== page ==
Show Less
Restricted access

Going Inward

The Role of Cultural Introspection in College Teaching

Series:

Edited By Susan Diana Longerbeam and Alicia Fedelina Chávez

Going Inward is a pragmatic text for faculty in all disciplines who desire to deepen their reflection on teaching. Through the culturally introspective writings of faculty in a variety of academic disciplines, readers will gain a deeper understanding of faculty cultural influences on college teaching and student learning. This book introduces readers to cultural self-reflection as a powerful tool for insight into how our values and beliefs from our cultural and familial upbringing influence our teaching practice. Cultural self-reflection is a process for generating insights and empathy toward serving students from backgrounds and cultures both similar to and different from one’s own. The integrated design of the book’s three parts – cultural introspection, faculty culture and teaching autobiographies, and developing a culturally introspective practice – makes this book helpful to teaching faculty and academic administrators.
Show Summary Details
Restricted access

Chapter One: From Cultural Story to Teaching Insight

Extract

| 3 →

CHAPTER ONE

From Cultural Story TO Teaching Insight

SUSAN DIANA LONGERBEAM & ALICIA FEDELINA CHÁVEZ



We each have a story to tell and a purpose in life to help positively impact our communities.

—ROBIN MINTHORN

The culture and teaching autobiographies in this book emerged out of a faculty development program on culture and college teaching at two universities in the Southwest, Northern Arizona University and the University of New Mexico. Several years ago, we identified a shared sense of urgency about college success among underserved students, particularly for resident populations in Arizona and New Mexico, our home states. Teaching effectiveness across cultures is critical in a time of rapidly diversifying higher education environments. The faculty who chose to join us in exploring teaching across cultural strengths worked with us over several years, and most who began with us also chose to publish their culture and teaching autobiographies. Faculty wrote these essays within the larger context of the faculty development project on culture in college teaching, detailed extensively in our earlier work, Teaching Across Cultural Strengths (Chávez & Longerbeam, 2016).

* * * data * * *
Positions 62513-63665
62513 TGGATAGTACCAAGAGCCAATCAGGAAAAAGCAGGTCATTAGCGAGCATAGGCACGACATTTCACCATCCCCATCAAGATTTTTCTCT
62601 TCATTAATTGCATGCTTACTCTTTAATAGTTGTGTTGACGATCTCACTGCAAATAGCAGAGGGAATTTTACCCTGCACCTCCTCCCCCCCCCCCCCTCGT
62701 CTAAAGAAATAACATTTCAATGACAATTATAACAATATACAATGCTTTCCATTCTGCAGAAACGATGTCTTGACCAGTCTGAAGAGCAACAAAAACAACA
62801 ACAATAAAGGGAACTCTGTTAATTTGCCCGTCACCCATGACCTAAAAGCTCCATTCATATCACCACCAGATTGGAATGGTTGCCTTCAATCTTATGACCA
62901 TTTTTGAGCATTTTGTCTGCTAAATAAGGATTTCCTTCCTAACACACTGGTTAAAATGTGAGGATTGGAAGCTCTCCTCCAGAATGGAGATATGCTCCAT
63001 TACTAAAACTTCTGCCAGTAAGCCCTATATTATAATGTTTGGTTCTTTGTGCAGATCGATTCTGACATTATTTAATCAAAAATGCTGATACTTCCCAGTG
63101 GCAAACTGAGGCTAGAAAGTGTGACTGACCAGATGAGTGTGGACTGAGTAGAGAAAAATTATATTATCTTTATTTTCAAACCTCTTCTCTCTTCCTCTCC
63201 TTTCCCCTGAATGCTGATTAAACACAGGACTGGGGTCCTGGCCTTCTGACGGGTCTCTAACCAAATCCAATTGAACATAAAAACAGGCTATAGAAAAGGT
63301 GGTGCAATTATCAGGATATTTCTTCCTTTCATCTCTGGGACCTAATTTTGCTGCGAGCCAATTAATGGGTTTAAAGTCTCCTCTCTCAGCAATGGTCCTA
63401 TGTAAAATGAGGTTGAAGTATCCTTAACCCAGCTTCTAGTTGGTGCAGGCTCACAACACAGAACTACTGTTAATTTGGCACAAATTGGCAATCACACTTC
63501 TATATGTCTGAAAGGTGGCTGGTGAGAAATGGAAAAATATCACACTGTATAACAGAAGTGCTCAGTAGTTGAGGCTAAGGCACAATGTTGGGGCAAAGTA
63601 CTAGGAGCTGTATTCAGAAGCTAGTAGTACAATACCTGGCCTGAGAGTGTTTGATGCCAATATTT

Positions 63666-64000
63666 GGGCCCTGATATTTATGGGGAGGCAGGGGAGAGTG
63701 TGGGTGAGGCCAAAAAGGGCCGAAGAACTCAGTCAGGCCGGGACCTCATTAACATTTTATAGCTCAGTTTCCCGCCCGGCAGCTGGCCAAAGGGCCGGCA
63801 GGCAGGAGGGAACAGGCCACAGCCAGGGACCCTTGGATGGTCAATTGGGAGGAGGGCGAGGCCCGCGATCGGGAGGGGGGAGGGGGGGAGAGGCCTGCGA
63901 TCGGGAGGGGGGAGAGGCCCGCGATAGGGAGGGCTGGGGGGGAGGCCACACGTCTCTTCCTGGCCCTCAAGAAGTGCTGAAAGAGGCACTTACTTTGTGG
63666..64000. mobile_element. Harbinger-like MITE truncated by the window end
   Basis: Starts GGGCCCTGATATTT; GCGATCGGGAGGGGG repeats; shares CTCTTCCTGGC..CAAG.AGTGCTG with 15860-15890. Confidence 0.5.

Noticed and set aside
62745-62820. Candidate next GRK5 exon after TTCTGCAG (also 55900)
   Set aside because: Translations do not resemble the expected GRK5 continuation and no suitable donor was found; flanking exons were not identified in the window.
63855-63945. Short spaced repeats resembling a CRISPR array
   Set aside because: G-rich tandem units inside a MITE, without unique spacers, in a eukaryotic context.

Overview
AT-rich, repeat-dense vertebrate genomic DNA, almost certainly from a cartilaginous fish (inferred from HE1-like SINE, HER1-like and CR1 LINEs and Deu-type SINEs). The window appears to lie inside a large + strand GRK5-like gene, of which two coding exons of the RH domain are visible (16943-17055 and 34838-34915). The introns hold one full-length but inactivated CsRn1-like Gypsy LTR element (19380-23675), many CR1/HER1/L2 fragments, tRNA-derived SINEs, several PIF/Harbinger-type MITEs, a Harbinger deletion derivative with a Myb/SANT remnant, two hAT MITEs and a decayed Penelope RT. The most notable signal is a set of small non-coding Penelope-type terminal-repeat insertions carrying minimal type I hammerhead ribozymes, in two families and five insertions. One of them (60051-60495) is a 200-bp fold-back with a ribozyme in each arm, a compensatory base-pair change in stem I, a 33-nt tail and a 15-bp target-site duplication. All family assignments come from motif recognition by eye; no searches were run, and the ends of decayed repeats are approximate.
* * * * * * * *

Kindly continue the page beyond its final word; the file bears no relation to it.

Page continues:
Over several years, we have explored strengths-based and culturally resonant teaching to benefit student learning. We wrote of the need to draw on strengths from our cultural origins as faculty, in combination with the cultural strengths of students, and thereby balance our teaching to increase the possibility that all will succeed in...

You are not authenticated to view the full text of this chapter or article.

This site requires a subscription or purchase to access the full text of books or journals.

Do you have any questions? Contact us.

Or login to access all content.